So a PB at the course of 1h11m38s which was pleasing. It made me realise that going forward I probably need to start looking at training more rigorously as that was the best I could do with the fitness I have. And at that distance I’d love to go sub-70………

Photo ordered. And Mark would have been impressed. There are not many pictures of me wearing glasses, predominantly because I hate them, but he always liked how I looked in them. So I’m sure if it were possible, he would be smiling at it’s existence. I’ll post it once I have it.

*** seamless edit to get photo in after the original posting ***

Stockport 10 - 8 miles in
Stockport 10 – 8 miles in

*** you didn’t notice. No really you didn’t ***

So that’s all of the races for 2014 done now (I’ve had a look but none of the other things I can find really appeal). And on the whole I can take a lot of positives from 2014 (admittedly one HUGE negative being the sciatica). So it’ll be a short rest over Christmas before I start working on getting myself up to speed for 2015 :-)

Not playing by the rules

It is a general rule that when one is ill that all endurance activity should be curtailed so the body can focus on getting fit again.

Now don’t get me wrong. I play by the rules. Sometimes I’m too much of a stickler for the rules and probably to my disadvantage.

However, having booked three days off work, and a hotel in Wales to race in Conwy this weekend, I was not pleased to be struck down by the second heavy cold in about 7 weeks having been bug-free all year.

Deeply unimpressed.

So much so that I decided to throw caution to the wind and run the half-marathon regardless.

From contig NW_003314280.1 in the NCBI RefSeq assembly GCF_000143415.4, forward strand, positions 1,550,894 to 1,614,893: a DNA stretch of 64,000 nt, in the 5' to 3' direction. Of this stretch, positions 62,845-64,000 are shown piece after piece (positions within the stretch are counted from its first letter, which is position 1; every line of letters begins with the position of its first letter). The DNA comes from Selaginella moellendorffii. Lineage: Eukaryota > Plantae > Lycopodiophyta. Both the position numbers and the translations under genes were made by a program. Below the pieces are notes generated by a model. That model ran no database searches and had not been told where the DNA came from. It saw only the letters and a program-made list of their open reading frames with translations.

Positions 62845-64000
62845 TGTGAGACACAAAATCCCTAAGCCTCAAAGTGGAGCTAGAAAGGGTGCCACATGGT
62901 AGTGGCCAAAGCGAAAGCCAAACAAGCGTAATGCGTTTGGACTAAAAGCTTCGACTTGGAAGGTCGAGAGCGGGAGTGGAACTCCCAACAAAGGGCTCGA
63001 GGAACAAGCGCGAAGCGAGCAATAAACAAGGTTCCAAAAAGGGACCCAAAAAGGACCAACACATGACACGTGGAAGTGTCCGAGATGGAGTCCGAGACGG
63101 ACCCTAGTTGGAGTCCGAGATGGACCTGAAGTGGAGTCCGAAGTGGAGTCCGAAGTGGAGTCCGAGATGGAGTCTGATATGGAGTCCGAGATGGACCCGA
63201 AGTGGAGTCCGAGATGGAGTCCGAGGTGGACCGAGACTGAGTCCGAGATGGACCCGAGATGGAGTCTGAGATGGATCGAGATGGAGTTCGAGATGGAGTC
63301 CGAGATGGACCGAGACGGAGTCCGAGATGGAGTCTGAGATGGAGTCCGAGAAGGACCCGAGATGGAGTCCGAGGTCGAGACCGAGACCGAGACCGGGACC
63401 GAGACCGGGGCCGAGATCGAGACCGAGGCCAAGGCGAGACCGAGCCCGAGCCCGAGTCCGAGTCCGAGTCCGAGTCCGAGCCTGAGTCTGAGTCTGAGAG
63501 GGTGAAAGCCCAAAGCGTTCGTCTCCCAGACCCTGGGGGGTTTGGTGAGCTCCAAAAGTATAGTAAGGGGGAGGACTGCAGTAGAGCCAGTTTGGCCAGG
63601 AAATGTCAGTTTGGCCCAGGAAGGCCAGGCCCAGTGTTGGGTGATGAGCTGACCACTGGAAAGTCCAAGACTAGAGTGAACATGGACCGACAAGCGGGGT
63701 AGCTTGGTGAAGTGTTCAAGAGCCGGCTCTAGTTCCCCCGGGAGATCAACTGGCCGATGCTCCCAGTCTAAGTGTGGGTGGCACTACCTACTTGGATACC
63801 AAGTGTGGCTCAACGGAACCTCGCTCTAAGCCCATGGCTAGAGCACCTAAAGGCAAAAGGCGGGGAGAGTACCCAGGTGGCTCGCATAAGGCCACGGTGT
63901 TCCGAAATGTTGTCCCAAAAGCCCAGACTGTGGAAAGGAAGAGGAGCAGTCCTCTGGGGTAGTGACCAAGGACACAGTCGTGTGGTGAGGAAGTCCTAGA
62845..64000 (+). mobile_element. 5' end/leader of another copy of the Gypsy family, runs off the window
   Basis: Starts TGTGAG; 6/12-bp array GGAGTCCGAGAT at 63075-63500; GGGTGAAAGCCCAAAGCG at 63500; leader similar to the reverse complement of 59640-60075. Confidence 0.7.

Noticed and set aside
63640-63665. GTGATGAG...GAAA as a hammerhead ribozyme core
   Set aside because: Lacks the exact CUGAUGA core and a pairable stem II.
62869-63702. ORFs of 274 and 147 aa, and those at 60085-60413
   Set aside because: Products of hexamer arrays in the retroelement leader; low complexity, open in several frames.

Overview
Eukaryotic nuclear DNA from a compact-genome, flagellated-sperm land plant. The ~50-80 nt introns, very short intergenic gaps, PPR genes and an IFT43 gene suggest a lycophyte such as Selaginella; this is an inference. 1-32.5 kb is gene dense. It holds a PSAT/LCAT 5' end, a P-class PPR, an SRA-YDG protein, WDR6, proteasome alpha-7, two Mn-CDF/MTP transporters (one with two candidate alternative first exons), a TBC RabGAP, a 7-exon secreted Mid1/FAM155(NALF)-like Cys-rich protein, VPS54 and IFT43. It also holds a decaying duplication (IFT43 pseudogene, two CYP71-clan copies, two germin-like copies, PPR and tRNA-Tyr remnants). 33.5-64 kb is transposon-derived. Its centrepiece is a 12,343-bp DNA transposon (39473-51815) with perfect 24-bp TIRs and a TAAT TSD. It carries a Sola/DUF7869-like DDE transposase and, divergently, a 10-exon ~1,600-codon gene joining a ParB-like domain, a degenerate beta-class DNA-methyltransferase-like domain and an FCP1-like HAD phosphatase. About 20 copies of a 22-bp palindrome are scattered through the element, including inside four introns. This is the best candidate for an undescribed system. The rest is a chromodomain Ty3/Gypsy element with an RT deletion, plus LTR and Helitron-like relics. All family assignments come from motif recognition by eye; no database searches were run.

Just prior to the start I bumped into a few of the Winston runners (based out of Wythenshawe) who reminded me last time I raced at the same time as them at Rhyl and having stated I was broken (it was the first race since coming back from the sciatica) almost achieved a PB.

Despite this, I decided to be conservative about the run, knowing I’d spent most of the night nursing a red nose that would make Rudolph proud and coughing enough to keep much of the hotel awake all night as well.

The Conwy half-marathon starts on the quayside and is very narrow. I started far back and before I’d even moved they’d announced that 1600 people had already crossed the start line. Whether this was actually true (I guess the computing power for chip timing is there, or someone’s pretty good at counting people quickly) I’m not sure, but there were a lot of people ahead.

I’ve said before that I only have one running speed; that being the speed I’m running at any given time. And having the lurgy wasn’t going to change anything there.

So I got moving. And cursing slow people. And started moving forward, still unsure if a lung might fly out of my nose after any given sneeze. I even began to settle into a rhythm, albeit a steady one.

Due to essential repairs to the coastal pathway not having been completed, this year’s course went inland from Conwy through Deganwy to Llandudno and the Great Orme. This meant it was less flat, which actually suited me. Last year I flumped on the way back in and the endless flat coastal path didn’t do me any favours.

By the time I started the ascent on the Great Orme coastal path, I was running quite well. Last year I struggled with the climb and it was something I had been working on this last couple of months. Apart from a point just prior to the summit when I dropped back to a walk for a very short distance I got right up. And I kept the momentum going down and all the way back to Conwy Castle.